The rules for discussing firearms in the United States obscure the obvious solutions.
A village has been built in the deepest gully of a floodplain.
At regular intervals, flash floods wipe away houses, killing all inside. Less dramatic—but more lethal—is the steady toll as individual villagers slip and drown in the marshes around them.
After especially deadly events, the villagers solemnly discuss what they might do to protect themselves. Perhaps they might raise their homes on stilts? But a powerful faction among the villagers is always at hand to explain why these ideas won’t work. “No law can keep our village safe! The answer is that our people must learn to be better swimmers – and oh by the way, you said ‘stilts’ when the proper term is ‘piles,’ so why should anybody listen to you?”
So the argument rages, without result, year after year, decade after decade, fatalities mounting all the while. Nearby villages, built in the hills, marvel that the gully-dwellers persist in their seemingly reckless way of life. But the gully-dwellers counter that they are following the wishes of their Founders, whose decisions two centuries ago must always be upheld by their descendants.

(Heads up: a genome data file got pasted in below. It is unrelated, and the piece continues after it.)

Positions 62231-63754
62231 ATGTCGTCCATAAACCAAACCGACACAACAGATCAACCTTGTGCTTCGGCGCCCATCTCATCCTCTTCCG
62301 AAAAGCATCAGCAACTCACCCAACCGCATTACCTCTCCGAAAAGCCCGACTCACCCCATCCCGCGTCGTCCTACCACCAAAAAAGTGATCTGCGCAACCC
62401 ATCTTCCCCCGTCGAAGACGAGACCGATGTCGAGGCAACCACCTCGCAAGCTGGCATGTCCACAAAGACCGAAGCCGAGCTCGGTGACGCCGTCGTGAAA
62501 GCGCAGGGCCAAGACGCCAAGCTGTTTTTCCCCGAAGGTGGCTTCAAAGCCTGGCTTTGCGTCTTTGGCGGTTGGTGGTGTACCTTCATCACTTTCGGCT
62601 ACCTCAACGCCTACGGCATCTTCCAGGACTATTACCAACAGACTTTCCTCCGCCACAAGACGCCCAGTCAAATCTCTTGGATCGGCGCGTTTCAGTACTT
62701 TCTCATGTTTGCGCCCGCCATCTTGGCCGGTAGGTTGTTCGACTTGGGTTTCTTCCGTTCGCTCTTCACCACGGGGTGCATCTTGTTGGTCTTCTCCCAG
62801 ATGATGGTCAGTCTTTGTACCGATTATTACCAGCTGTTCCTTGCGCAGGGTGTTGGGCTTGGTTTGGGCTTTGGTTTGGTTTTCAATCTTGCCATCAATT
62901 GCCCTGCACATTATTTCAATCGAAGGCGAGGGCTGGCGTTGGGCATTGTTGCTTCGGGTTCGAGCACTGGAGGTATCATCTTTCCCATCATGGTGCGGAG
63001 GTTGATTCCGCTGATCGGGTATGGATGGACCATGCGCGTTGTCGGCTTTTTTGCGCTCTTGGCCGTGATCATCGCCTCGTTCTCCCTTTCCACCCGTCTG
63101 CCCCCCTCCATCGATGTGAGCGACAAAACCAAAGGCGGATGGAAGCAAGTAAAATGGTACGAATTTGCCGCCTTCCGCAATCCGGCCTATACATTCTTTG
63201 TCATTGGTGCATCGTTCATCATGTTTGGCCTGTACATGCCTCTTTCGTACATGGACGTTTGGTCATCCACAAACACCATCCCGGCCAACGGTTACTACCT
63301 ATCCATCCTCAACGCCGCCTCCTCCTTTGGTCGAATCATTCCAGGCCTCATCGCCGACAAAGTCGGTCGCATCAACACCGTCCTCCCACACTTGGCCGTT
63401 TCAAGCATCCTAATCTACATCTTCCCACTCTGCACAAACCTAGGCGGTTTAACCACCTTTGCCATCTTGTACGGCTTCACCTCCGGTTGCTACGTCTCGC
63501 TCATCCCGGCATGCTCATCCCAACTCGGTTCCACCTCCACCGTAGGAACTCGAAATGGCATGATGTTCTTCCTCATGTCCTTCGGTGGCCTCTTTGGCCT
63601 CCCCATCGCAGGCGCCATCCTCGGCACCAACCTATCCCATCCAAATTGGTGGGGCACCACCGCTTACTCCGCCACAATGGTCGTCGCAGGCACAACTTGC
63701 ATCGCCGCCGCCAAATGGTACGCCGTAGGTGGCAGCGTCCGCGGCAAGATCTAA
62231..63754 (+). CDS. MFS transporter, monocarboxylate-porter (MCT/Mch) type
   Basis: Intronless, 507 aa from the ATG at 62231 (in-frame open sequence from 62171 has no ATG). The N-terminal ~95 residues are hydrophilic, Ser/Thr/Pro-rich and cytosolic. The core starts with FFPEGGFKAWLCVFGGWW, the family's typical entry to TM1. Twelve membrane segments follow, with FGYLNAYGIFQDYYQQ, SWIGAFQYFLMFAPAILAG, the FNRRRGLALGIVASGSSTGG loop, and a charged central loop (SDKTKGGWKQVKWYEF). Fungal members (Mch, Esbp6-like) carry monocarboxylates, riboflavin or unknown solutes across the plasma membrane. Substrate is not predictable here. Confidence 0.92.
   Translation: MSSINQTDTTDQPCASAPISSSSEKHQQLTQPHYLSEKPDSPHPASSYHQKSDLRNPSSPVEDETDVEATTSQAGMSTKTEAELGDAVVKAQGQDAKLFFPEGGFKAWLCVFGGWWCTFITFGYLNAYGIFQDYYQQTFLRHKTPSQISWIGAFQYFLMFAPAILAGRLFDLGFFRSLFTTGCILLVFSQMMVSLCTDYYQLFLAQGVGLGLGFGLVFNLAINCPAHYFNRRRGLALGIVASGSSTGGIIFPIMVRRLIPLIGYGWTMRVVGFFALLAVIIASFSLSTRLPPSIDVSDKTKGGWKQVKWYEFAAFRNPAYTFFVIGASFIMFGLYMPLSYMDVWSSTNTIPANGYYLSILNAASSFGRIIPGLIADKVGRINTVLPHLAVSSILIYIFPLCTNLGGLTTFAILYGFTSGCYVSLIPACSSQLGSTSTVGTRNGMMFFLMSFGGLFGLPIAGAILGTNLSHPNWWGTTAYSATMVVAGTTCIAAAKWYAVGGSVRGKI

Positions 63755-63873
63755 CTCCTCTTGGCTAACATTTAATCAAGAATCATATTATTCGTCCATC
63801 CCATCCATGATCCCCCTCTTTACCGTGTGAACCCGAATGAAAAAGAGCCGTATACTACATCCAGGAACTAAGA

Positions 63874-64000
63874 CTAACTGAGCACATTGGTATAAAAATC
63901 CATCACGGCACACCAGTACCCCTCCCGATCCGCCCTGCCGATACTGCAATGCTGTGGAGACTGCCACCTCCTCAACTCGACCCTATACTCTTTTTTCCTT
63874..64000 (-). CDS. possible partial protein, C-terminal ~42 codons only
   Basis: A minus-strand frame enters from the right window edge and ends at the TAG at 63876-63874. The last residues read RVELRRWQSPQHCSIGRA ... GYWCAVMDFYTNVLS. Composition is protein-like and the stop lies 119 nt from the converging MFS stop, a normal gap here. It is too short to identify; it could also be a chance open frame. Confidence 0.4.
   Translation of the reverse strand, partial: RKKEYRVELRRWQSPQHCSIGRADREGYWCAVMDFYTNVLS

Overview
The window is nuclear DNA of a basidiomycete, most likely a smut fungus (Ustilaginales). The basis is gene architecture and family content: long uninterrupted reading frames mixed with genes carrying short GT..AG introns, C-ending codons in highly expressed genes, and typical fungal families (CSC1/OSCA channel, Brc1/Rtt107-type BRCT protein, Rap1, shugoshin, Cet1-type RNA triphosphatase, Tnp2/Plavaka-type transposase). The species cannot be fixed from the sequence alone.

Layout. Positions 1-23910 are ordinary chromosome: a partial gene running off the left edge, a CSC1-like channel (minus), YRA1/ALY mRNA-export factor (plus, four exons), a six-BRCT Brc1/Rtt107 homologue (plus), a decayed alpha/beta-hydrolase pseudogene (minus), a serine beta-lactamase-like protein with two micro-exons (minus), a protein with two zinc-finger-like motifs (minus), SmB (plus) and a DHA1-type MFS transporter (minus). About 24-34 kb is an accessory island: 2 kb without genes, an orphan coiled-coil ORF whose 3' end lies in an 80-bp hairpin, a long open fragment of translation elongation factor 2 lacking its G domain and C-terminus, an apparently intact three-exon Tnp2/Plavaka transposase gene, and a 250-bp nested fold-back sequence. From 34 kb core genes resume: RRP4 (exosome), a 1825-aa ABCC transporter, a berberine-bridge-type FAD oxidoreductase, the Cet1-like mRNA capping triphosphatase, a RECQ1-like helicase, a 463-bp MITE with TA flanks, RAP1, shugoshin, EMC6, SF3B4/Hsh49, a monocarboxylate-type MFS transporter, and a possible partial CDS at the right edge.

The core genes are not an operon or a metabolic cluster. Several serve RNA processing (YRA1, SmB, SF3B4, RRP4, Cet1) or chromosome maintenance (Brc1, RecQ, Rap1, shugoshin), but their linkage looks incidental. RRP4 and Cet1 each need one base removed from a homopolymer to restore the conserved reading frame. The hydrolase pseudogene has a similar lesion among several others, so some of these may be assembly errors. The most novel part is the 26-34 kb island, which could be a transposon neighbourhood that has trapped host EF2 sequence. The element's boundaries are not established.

the surest sign that gun advocates know how lethal the science is for their cause is their determination to suppress it: since the mid-1990s, Republicans in Congress have successfully cut off federal funding for non-industry gun-safety research. That’s not what you do when the facts are on your side.
Americans insist instead on seeking the one technical fix that would save lives without reducing guns. It’s an illusion for which Americans annually pay a higher price in blood than they shed in most of the nation’s wars.